The biggest thing that seems to keep me from pursuing healthy eating habits or exercise routines for any significant length of time is personal time constraints. Busy, busy, busy. Like many people today, as a single parent, I don’t always have time to get home-cooked meals on the table regularly — much less take the time to actually prepare something nutritious and healthy.
My goals for healthy living don’t include becoming super-model thin. I want to be healthy and strong. I’m not interested so much in how I look as in how I feel. The journey to a healthier lifestyle can begin with two steps: facing up to life’s brevity, and facing up to the truth about your physical condition. Anyone who’s ever been able to wear a size 5 as an adult (like I have) can’t use the excuse of having big bones anymore.
Over the years, my resolve to get healthy has been strong, but the practical application of my good intentions was sometimes difficult. I attempted a complete eating/exercise program. And failed. Failed miserably. A couple of my friends said the program was a failure. My nagging inner voice tried to tell me that I was a failure. But in retrospect, I don’t think either the program or my personal resolve was the root of the failure. I think I simply bit off more than I could chew at one time.
HABITS vs. RESOLUTIONS
I’ve discovered over the years that there’s a big difference between the formation of habits and simply making resolutions. I believe that one of the keys to successfully implementing permanent change in our lives revolves around instituting new habits. Once a habit is made, we don’t even have to think about it anymore. It becomes second nature.
The secret to successfully instilling new habits is choosing one habit — and only one — we want to work on at a time, and then focusing on that single habit for about four to six weeks (the amount of time it usually takes for a new behavior to become habitual). After the first habit’s been formed, we can choose another habit to work on for a month or so, etc., etc. The failed program I tried awhile back required life changes in the following areas:
- the amount of food I was eating
- what I ate
- how frequently I ate
- the amount of water I drank
- aerobic exercise
- using weights for strength training and body sculpting
All in all, I believe it’s an excellent program … but for someone like me who had allowed herself to fall so badly out of shape and away from healthy habits, attempting to overhaul every area of my life in one swoop was almost a guaranteed failure before it began.
ONE HABIT AT A TIME
But what if instead of trying to change everything at once, I’d picked one idea at a time to work on until it became habitual? Six months before — when I first started feeling the inner motivation to get healthier — I could’ve started with one small step such as drinking enough water everyday. Then the next month maybe I could’ve focused on aerobic walking three times per week. Or eating properly balanced meals. And then the next month focused on the timing of my meals.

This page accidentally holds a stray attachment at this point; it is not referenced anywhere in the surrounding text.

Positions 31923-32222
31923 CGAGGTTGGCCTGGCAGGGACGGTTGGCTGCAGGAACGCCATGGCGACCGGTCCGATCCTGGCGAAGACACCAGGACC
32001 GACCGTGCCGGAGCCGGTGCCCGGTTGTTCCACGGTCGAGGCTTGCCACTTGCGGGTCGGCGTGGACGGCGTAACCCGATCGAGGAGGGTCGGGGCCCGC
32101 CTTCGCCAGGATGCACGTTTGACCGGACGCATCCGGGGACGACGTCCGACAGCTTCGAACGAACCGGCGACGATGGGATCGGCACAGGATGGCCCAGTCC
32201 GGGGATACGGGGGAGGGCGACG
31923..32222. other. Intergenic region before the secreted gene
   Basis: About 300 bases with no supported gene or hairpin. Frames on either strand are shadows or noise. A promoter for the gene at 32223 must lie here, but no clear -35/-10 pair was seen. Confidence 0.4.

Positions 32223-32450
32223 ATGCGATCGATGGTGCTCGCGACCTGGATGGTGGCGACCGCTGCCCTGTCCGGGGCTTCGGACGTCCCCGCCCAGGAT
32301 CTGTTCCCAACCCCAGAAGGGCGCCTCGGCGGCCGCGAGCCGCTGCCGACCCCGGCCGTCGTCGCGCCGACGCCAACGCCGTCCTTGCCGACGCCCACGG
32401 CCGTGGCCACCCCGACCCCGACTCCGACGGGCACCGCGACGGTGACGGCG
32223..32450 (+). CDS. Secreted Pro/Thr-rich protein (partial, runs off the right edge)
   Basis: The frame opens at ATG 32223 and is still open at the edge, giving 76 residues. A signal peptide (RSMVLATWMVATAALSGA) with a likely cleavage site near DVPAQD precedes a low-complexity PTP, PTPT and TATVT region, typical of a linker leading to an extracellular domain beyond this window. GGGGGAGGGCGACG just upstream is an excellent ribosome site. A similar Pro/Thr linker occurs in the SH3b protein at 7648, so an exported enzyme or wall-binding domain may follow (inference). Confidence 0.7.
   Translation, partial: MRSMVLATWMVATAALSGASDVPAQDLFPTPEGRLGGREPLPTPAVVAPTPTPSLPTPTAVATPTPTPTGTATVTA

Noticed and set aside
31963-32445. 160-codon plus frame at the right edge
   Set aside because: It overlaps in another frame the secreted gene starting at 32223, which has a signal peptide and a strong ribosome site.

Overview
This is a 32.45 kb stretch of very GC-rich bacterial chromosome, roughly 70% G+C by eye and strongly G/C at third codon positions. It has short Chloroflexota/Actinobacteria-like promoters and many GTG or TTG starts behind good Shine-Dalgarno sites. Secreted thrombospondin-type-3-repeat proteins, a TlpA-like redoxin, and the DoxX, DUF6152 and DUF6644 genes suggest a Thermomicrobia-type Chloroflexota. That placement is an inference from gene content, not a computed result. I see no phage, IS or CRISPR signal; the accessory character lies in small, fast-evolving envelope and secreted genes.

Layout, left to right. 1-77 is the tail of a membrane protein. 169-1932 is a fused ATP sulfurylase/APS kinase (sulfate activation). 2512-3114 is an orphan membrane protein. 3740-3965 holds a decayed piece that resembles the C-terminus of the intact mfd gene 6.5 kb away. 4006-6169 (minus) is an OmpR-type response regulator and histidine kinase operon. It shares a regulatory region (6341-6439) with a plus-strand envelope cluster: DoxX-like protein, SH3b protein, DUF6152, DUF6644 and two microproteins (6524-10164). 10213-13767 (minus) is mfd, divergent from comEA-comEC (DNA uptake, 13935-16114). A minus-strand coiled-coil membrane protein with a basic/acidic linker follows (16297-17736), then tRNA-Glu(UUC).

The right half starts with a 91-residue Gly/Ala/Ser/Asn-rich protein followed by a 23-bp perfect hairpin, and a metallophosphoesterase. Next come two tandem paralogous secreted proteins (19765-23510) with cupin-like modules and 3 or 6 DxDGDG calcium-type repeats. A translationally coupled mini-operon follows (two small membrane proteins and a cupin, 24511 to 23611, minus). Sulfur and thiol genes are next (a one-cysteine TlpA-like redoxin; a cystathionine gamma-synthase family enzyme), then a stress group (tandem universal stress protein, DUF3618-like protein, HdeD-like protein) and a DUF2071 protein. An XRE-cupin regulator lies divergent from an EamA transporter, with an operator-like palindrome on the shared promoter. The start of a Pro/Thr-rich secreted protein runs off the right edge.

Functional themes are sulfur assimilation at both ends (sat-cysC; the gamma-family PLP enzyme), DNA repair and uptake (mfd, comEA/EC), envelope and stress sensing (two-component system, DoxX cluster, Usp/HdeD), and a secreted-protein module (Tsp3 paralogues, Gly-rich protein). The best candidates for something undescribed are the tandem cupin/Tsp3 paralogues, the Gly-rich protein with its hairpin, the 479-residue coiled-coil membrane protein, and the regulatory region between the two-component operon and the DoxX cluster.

In the same six months I would’ve been able to simply — and easily — instill all six of the life changes from that program without ever feeling overwhelmed by trying to do too much all at once. Instead of looking at my assorted food/exercise/health issues and feeling like a failure, I could’ve been making small and steady steps in the right direction each month and come out successfully at the other end.
LET’S GET GOING!
My health goals don’t include becoming super-model thin or running a marathon. I want a healthy, balanced lifestyle rather than an obsessive diet/exercise regime that’s based solely on quick results and what I want to see in the mirror. The mirror isn’t my gauge of success. The energy and stamina and good health that comes for a balanced lifestyle is the success I want to see in my own life.
So, what about you? What single small step can you take this month toward a healthier New Year and a healthier new you?
Choose one habit at a time. Take one step at a time. And before we know it, we’ll all be where we want to be … not just healthy, but health-WISE.
ABOUT THE AUTHOR:
Deborah Taylor-Hough is the mother of three, a full-time college student, a displaced homemaker trying to make ends meet on a limited budget, and the author of several older (but still-in-print) books including the popular Frozen Assets cookbook series.
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